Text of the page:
A tag is a word or short phrase that describes something. Tags are usually directly attached to the item they describe.
Tags are a particular kind of metadata (information about other information) that is unique because it is completely under the user’s control. A tag may describe any attribute of the item it is attached to, allowing more flexibility than other classification systems.
Some programs refer to tags as keywords or categories. Although “keyword” and “tag” are almost always interchangeable, “category” is sometimes used to mean something different from “tag”. It just depends on the program.
In Mac OS X tags are often depicted with a light blue background and a rounded blue border (similar to the addresses when you are responding to an email in Mail.app).
The benefit of using tags, or software that includes tags, is that tags are extremely flexible. An item can be given any number of tags, and they may refer to any aspect of the item. For instance, I might have a photo that I tag with “france” (the location of the photo), “summer vacation” (the trip), “girlfriend” (who is in the photo), and “blurry” (how the photo looks). Then when I try to find the photo later, I can search for any of those tags (or any combination) rather than having to remember when the photo was taken or what folder I stored it in.
Tags also permit more powerful saved searches, a topic I will cover in a future article.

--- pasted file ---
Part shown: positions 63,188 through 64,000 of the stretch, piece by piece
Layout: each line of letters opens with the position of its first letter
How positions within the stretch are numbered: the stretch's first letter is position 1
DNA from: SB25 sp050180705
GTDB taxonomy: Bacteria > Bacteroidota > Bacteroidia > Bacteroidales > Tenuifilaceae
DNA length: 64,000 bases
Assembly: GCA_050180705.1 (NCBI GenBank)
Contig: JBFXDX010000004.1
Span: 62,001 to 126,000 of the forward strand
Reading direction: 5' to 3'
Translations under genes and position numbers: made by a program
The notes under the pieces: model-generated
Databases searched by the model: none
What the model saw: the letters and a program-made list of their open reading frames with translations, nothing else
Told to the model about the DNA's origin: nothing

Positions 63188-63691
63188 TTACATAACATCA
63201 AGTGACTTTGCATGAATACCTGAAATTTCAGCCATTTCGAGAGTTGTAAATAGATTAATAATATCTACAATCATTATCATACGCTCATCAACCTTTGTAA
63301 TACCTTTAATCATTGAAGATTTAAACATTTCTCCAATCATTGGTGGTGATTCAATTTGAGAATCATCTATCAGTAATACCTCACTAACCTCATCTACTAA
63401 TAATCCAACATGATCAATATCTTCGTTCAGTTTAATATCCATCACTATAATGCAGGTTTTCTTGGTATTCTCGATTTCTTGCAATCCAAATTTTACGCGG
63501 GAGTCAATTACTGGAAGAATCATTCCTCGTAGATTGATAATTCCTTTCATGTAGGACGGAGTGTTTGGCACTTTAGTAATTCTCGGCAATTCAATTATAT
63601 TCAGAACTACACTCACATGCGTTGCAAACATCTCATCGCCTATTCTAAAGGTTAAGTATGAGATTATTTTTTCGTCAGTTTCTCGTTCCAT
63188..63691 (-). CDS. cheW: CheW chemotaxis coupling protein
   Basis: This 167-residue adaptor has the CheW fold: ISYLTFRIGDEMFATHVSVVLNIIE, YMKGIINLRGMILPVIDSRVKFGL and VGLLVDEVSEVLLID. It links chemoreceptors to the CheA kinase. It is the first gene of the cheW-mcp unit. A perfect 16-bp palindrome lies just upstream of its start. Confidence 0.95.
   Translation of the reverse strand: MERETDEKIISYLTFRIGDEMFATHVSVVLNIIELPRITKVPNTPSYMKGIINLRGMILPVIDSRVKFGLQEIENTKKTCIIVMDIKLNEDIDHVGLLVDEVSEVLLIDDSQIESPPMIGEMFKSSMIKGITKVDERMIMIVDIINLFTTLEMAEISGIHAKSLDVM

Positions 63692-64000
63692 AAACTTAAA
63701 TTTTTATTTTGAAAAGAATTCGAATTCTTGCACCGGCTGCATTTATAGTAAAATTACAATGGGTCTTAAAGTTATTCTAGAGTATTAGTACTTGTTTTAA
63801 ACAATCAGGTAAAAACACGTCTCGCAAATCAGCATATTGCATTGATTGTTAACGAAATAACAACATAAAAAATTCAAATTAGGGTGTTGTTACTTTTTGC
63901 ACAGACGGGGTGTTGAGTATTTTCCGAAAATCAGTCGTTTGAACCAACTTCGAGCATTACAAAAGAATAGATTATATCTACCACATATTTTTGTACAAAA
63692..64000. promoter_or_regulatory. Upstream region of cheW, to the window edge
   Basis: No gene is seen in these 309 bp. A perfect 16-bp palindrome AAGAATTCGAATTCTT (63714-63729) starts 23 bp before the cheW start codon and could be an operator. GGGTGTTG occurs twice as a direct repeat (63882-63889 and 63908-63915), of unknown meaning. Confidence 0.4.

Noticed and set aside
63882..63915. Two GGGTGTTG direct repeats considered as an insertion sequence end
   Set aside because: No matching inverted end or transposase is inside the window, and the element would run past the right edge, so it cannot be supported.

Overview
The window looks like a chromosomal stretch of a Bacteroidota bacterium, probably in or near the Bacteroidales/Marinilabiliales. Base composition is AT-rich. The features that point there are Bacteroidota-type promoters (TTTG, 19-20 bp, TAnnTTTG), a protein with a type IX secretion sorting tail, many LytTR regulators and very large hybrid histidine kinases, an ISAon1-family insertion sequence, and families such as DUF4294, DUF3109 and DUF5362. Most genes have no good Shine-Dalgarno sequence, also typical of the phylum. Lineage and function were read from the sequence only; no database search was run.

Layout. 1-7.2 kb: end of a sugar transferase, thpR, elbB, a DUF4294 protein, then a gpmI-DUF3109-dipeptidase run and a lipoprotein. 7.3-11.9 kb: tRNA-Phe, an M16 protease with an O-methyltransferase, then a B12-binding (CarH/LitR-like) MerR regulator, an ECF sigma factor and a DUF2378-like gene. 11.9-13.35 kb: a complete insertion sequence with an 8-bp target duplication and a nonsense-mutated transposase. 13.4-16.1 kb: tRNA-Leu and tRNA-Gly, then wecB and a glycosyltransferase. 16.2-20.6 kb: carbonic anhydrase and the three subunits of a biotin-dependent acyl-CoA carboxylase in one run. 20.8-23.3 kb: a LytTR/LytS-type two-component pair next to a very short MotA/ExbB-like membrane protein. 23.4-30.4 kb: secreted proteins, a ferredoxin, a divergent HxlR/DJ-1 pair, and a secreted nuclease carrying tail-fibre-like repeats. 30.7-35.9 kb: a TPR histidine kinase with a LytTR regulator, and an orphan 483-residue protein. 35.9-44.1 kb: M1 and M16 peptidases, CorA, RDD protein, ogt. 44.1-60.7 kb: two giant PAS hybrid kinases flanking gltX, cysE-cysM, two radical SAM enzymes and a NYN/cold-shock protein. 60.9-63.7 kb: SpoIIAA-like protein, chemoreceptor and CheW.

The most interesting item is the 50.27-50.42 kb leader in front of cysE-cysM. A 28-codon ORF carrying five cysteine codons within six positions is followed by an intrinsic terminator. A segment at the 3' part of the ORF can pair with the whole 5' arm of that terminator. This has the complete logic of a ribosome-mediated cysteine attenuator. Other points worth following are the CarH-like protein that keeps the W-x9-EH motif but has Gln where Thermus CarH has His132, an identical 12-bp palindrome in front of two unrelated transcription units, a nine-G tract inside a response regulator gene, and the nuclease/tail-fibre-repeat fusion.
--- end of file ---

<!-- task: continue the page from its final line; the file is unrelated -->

This isn’t to say there are no downsides to tags, of course, but I will discuss them in a future article.
Although tagging took off in online software (such as del.icio.us and Flickr), tags have been integrated into all sorts of desktop software. Tagging bookmarks, tagging files and documents, and tagging images are some of the more popular uses for tags, but there is also financial software, writing software, and many others that also use tags.
For a mostly-complete list of Mac OS X software that uses tags, please see the software list.
You should now have at least some idea of what tags are, but knowing what they are doesn’t necessarily help any with how to use them. Over the next several weeks, I will be writing a series of articles looking at different kinds of tagging systems and how to use them. Check back!
If you’re interested in general guidelines for tagging, try the “Tagging guidelines” series: Best tagging practices, A singular question, Replacing spaces, More to life than tags, and The what (more articles forthcoming!).